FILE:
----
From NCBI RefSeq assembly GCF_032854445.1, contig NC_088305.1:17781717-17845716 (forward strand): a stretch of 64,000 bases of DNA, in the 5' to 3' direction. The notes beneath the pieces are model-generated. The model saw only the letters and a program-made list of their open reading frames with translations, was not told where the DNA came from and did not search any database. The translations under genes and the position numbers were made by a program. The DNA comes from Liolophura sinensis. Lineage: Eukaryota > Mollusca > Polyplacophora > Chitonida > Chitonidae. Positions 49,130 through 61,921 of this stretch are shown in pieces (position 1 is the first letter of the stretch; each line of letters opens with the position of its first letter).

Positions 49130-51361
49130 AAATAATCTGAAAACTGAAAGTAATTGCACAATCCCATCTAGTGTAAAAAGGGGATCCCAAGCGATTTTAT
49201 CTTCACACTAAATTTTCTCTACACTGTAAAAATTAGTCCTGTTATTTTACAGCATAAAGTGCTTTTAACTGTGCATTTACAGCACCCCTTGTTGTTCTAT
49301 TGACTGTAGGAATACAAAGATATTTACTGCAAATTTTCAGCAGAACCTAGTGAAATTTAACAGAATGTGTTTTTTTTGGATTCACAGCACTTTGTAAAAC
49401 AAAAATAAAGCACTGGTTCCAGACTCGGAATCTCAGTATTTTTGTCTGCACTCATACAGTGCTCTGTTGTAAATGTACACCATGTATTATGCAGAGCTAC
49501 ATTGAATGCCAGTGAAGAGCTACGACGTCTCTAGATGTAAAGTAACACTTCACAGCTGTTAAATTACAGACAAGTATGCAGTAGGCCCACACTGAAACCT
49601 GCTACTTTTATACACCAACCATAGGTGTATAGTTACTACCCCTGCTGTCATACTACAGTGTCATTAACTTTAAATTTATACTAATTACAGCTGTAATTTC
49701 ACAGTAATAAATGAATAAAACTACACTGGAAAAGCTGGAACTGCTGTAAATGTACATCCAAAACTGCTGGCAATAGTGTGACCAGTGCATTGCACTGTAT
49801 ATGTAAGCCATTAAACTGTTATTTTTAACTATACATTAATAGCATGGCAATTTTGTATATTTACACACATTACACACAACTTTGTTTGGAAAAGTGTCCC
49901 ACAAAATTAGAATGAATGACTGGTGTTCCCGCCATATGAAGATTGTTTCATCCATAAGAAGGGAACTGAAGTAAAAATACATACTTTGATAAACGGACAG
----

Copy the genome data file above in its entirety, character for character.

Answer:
From NCBI RefSeq assembly GCF_032854445.1, contig NC_088305.1:17781717-17845716 (forward strand): a stretch of 64,000 bases of DNA, in the 5' to 3' direction. The notes beneath the pieces are model-generated. The model saw only the letters and a program-made list of their open reading frames with translations, was not told where the DNA came from and did not search any database. The translations under genes and the position numbers were made by a program. The DNA comes from Liolophura sinensis. Lineage: Eukaryota > Mollusca > Polyplacophora > Chitonida > Chitonidae. Positions 49,130 through 61,921 of this stretch are shown in pieces (position 1 is the first letter of the stretch; each line of letters opens with the position of its first letter).

Positions 49130-51361
49130 AAATAATCTGAAAACTGAAAGTAATTGCACAATCCCATCTAGTGTAAAAAGGGGATCCCAAGCGATTTTAT
49201 CTTCACACTAAATTTTCTCTACACTGTAAAAATTAGTCCTGTTATTTTACAGCATAAAGTGCTTTTAACTGTGCATTTACAGCACCCCTTGTTGTTCTAT
49301 TGACTGTAGGAATACAAAGATATTTACTGCAAATTTTCAGCAGAACCTAGTGAAATTTAACAGAATGTGTTTTTTTTGGATTCACAGCACTTTGTAAAAC
49401 AAAAATAAAGCACTGGTTCCAGACTCGGAATCTCAGTATTTTTGTCTGCACTCATACAGTGCTCTGTTGTAAATGTACACCATGTATTATGCAGAGCTAC
49501 ATTGAATGCCAGTGAAGAGCTACGACGTCTCTAGATGTAAAGTAACACTTCACAGCTGTTAAATTACAGACAAGTATGCAGTAGGCCCACACTGAAACCT
49601 GCTACTTTTATACACCAACCATAGGTGTATAGTTACTACCCCTGCTGTCATACTACAGTGTCATTAACTTTAAATTTATACTAATTACAGCTGTAATTTC
49701 ACAGTAATAAATGAATAAAACTACACTGGAAAAGCTGGAACTGCTGTAAATGTACATCCAAAACTGCTGGCAATAGTGTGACCAGTGCATTGCACTGTAT
49801 ATGTAAGCCATTAAACTGTTATTTTTAACTATACATTAATAGCATGGCAATTTTGTATATTTACACACATTACACACAACTTTGTTTGGAAAAGTGTCCC
49901 ACAAAATTAGAATGAATGACTGGTGTTCCCGCCATATGAAGATTGTTTCATCCATAAGAAGGGAACTGAAGTAAAAATACATACTTTGATAAACGGACAG